Jay Logan Lance teaches and writes in Lancaster, Pennsylvania (USA). He is currently
completing his MFA at National University and is the student editor-in-chief of their
literary magazine, the GNU. He has been published in The New Verse News and the
upcoming print edition of Cactus Heart.


Sometimes the paper mache
of my chicken wire is too wet.
The humidity of life.

My drying time has arrived.
I feel more like the street,
my painted lines ran over
and tracks of yellow blurred
onto my cobblestone.

If you just wait until I'm dry,
for once, I'll hold my form.
But there is the pressure of automobility,
the pressure of gravity's gaseous
concoction, its thin bubbled
veneer over my so many

veinous ways.
I am vain enough to suppose
that I am all the streets,
and all the volcanic art
at so many science fairs.

My counselor said,
"Ah, origami" with the appropriate
elipse and a tapping pencil.
I'm not being folded.

I'm being formed.
Keep newspapers handy
and towels,
buckets of hot water
and turpentine.

I am easily patched.
Men with tar-stained jeans,
women with tar-stained teeth,
slapping repair

With shovels.
This wicked shove.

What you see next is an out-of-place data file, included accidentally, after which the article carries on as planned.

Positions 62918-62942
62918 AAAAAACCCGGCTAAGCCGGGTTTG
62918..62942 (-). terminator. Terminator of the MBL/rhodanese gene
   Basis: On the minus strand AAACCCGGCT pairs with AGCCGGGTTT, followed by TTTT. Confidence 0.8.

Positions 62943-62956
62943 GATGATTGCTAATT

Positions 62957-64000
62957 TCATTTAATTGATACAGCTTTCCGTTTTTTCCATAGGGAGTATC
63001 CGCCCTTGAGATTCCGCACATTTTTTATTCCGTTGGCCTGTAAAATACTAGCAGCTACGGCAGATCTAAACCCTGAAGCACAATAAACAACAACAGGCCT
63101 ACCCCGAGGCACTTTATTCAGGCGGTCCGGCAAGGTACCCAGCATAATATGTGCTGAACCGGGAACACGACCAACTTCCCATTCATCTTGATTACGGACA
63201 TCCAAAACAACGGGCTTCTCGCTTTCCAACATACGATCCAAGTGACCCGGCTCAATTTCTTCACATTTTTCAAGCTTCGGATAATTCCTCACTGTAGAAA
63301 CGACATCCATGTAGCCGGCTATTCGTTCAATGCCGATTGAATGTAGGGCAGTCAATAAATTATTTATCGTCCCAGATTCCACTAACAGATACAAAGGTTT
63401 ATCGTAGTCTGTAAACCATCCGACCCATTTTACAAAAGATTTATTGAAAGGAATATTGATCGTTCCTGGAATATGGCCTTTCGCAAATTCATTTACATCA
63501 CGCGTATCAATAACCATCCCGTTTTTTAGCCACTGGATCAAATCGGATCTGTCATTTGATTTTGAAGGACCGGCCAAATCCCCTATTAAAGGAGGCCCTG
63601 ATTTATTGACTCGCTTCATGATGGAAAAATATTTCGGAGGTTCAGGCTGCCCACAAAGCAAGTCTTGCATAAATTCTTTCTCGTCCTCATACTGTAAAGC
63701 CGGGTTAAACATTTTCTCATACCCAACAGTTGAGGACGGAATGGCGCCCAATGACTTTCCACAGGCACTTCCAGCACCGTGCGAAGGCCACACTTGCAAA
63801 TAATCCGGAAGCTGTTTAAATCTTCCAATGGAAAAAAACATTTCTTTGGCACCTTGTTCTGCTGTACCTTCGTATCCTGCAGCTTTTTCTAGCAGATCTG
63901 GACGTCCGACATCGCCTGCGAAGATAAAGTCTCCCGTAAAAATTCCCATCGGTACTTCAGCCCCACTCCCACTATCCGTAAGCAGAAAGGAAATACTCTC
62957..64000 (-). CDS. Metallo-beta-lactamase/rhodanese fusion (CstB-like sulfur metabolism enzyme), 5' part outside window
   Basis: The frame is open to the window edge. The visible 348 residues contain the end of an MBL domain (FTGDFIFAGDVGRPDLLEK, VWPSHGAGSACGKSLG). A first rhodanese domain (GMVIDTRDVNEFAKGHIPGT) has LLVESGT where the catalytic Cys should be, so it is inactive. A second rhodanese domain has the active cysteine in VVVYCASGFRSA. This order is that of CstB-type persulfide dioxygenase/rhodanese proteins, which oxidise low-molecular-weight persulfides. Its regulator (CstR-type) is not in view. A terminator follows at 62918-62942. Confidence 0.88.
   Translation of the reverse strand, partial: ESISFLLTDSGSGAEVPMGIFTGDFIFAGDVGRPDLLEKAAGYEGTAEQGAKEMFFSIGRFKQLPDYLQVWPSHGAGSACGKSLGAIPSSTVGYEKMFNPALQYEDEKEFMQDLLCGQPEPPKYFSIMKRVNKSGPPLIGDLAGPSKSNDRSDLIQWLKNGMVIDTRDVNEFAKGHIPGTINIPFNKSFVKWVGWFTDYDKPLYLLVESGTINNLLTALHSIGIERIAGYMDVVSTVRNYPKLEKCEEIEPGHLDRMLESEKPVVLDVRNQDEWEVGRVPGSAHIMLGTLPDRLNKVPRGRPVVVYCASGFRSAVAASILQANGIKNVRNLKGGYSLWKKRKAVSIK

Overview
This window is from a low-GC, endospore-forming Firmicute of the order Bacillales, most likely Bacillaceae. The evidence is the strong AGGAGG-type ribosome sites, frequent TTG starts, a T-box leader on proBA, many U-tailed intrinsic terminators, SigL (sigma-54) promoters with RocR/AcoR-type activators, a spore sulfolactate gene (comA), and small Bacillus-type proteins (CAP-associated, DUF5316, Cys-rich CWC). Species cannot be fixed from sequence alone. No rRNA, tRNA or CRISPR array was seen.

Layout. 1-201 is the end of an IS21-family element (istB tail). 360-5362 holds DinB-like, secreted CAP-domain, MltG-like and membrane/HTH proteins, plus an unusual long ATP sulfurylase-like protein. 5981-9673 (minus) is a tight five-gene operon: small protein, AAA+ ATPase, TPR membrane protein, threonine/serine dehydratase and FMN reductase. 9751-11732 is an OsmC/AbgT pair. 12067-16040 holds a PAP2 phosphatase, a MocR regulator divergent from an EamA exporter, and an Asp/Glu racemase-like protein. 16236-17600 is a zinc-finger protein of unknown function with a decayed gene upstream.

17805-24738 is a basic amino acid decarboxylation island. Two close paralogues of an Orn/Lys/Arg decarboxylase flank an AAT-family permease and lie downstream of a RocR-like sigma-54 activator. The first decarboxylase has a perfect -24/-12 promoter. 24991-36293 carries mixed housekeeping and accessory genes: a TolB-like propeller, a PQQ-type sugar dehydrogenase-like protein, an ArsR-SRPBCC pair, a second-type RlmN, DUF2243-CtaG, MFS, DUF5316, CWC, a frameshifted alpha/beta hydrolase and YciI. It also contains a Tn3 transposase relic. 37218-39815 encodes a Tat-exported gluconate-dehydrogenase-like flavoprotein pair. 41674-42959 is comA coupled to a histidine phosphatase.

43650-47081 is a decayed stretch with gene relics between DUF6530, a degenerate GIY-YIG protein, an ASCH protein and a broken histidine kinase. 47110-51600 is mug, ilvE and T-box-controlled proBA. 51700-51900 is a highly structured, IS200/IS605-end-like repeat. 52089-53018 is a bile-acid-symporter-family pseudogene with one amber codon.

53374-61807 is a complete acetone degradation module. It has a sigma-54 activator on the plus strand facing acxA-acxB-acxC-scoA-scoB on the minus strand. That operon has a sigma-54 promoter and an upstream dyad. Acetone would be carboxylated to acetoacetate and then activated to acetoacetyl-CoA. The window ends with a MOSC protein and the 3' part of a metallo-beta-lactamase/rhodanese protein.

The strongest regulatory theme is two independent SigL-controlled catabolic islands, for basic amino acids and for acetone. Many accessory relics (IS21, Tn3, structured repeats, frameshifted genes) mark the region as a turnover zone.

So the cars back up behind
and the children wipe
their hands on their shirts.
I'm still not dry.
Perhaps it is not important
to be finished.

Pickling Time

Find a lucky friend
whose mother pickles.
What a day to spend
embedding sensation.

The best part,
other than finding a friend,
or recognizing luck,
is to take dry dill
and crush it in your fingers.

You won't forget the vinegar
either. The mother I found
told me it was acetic acid.
She said it would turn cabbage red.

The smell of dill
haunts every hamburger
I've ever eaten. The taste
of kosher salt flakes.

She even used a wooden tub,
baby cukes pushing
to the top. She let
me stick my hand in,

I yearn to feel that crowded sea
again against my hand
and wrist.

I yearn to find any friend
at all. Lucky or not.
I'd crawl into the tub this time.
I'd see if I could float
at pickling time.

in your handsome fear,

and the steaming iron
makes your hand metal
in your fisted grip,

and meddling geese
make your brow down
in your angry eyes,

and dunnish gossip
makes you question her
in your texted tone,

and gossamer wings
make you like to jump
at any closet door.

Carburetor Bends

The inside of a carburetor
is as strange as its spelling,
metal holes disappearing
into shadow bends, mesh

disks in machined four mm
holes, a tiny spring under
a tiny lever holding a steel
needle that nests into a plastic

hole. The choke pivots a thin
disk a quarter turn and controls
breathing. And the magical
silky square gasket that acts

as a black ventricle can become
crusty. Few know you can
buy just this piece, replace
it carefully, and your chain

saw or weed whacker or snow
blower, what have you, will
run again. You can choose
not to know this, but you'll

never realize how planting
a seed or loving is so much
more dangerous, how motor
oil protects your pale skin.

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